Perioperative Care- General Thoracic Surgery
Upcoming SlideShare
Loading in...5
×
 

Like this? Share it with your network

Share

Perioperative Care- General Thoracic Surgery

on

  • 1,126 views

 

Statistics

Views

Total Views
1,126
Views on SlideShare
1,126
Embed Views
0

Actions

Likes
0
Downloads
8
Comments
0

0 Embeds 0

No embeds

Accessibility

Categories

Upload Details

Uploaded via as Adobe PDF

Usage Rights

© All Rights Reserved

Report content

Flagged as inappropriate Flag as inappropriate
Flag as inappropriate

Select your reason for flagging this presentation as inappropriate.

Cancel
  • Full Name Full Name Comment goes here.
    Are you sure you want to
    Your message goes here
    Processing…
Post Comment
Edit your comment

Perioperative Care- General Thoracic Surgery Document Transcript

  • 1. Perioperative Care- General Thoracic Surgery Measure #X:Recording of the ASA (American Society of Anesthesiologists) Physical Status Classification in patients undergoing lung cancer or esophageal cancer resection Data Elements Clinical Performance Feedback MeasuresPer Patient, Per Procedure Numerator: Patients Per Patient: Whether orYes/No-Patient had the undergoing resection of a not the patient undergoingASA score recorded in the lung cancer or esophageal a lung cancer ormedical record for a cancer who had the ASA esophageal cancerpatient undergoing lung score recorded. resection had the ASAcancer or esophageal score recorded.cancer resection. Denominator: All patients undergoing resection of a lung cancer or esophageal cancer.Sources Per Patient Population:Electronic medical record Percentage of patientsPaper medical record undergoing lung cancer orSTS General Thoracic esophageal cancerdatabase or other Measure: Percentage of resection who had the ASAdatabase patients undergoing score recorded. resection of a lung or esophageal cancer who had the ASA score recorded.The following clinical recommendation statements are quoted verbatim from thereferenced clinical guidelines and represent the evidence base for the measure: TheASA score has been found to be an independent predictor of postoperative morbidityfollowing lung cancer resection or esophageal cancer resection. Surgeons need toconsider the comorbidities of the lung or esophageal cancer patient to help guide the
  • 2. appropriate therapy. While ideally a given patient might undergo a cancer resection,those with excessive medical comorbidities may be better served with non-operativetherapy.Rationale for the measure:The ASA score has been demonstrated to be a risk factorfor perioperative morbidity in lung cancer and esophageal cancer resections. Themeasure is easy for the physician to determine, helps guide surgical therapy andfacilitates accurate communication about the complexity of the patient’scomorbidities. The ASA rating has been validated by anesthesiologists as an easy todetermine measure of patient complexity that helps guide patient management andperioperative risk. Data elements required for the measure can be captured and themeasure is actionable by the physician.Numerator instruction: There must be documentation of the ASA score in themedical record (consult report where the decision for operation was made,immediate preoperative office visit note where the decision for operation was made,the progress note in the inpatient medical record just before operation, or thedictated operative note) or the STS General Thoracic Surgery Database form for apatient undergoing lung cancer or esophageal cancer resection.References:Davenport DL, Bowe EA, Henderson WG et al. NSQUIP risk factors can be used tovalidate ASA physical status classification levels. Ann Surg 2006:243:636-44.STS General Thoracic Database 2006 ReportApplicable CPT codes-Lung Cancer-32440, 32442, 32445, 32480, 32482, 32486, 32488,32503, 32504Esophageal Cancer-43107, 43108, 43112, 43113, 43117, 43118, 43121, 43122, 43123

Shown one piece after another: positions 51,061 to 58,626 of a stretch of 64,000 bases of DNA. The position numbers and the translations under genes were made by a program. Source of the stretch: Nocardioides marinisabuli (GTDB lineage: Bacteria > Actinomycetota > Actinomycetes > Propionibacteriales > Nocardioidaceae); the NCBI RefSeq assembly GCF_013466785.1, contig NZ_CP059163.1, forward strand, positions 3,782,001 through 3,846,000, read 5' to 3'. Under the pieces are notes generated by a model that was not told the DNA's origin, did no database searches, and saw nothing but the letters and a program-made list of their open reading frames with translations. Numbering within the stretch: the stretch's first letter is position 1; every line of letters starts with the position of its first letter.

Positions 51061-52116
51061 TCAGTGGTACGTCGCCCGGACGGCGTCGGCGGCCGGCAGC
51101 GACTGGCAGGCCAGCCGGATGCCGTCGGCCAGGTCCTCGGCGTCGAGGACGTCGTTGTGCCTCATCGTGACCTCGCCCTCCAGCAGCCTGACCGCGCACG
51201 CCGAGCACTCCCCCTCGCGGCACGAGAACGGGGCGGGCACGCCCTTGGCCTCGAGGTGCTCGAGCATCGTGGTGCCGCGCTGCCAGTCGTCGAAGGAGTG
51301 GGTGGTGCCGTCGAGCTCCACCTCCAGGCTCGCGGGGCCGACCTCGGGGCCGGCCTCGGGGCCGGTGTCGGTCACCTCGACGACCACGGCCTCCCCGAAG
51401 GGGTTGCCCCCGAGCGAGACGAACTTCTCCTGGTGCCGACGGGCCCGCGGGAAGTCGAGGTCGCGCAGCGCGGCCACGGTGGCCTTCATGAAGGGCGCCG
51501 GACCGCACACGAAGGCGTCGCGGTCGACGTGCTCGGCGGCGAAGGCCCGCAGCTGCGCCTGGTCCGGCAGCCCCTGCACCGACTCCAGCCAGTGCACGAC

• 3. Category- General Thoracic Surgery Measure #X: Recording of Clinical Stage for Lung Cancer and Esophageal Cancer Resection Data Elements Clinical Performance Feedback MeasuresPer Patient, Per Procedure Numerator: Per Patient: Surgical patients Whether or not clinical1. Yes/No – Clinical stage undergoing staging or TNM staging was providedreported as TNM stage for treatment procedures for for patients undergoingpatients undergoing staging lung or esophageal cancer staging or treatmentor treatment procedures for in whom a clinical TNM procedures for lung orproven or presumed lung stage is provided esophageal cancercancer or esophageal cancer Denominator: All surgical patientsSources undergoing staging or1. STS General Thoracic treatment procedures forDatabase or other database lung or esophageal cancer2. Electronic medicalrecord Per Patient Population3. Paper medical record Measure: Percentage of all surgical Percentage of patients patients undergoing staging undergoing staging or or treatment procedures for treatment procedures for lung or esophageal cancer lung or esophageal cancer that have clinical TNM who have clinical TNM staging provided providedThe following clinical recommendation statements are quoted verbatim from thereferenced clinical guidelines and represent the evidence base for the measure:Since the initial publication of the NCCN NSCLC guidelines in March1996, the international staging system for lung cancer has been revisedand adopted by the American Joint Committee on Cancer and by theUnion Internationale Contre le Cancer. The purpose of the revisionswas to refine the placement of patients with lung cancer into strategieswith similar survival rates and therapeutic options. NCCN Practice Guidelines inOncology version.1.2007, MS 4-5. In general, for patients with stage I or stage II disease, surgery providesthe best chance for cure. The surgical procedure used depends on theextent of disease. NCCN Practice Guidelines in Oncology version.1.2007, MS 4-5. The basis for staging NSCLC is the TNM system. The implication of staging onthe management of small cell lung cancer is between chemotherapy and radiation forlimited stage disease and chemotherapy alone for extensive disease. Patients with stageIA, IB, IIA, and II B disease can benefit from surgical resection. Patients with stage IIIA,IIIB, and IV almost never meet the criteria for surgery. Diagnosis and Management of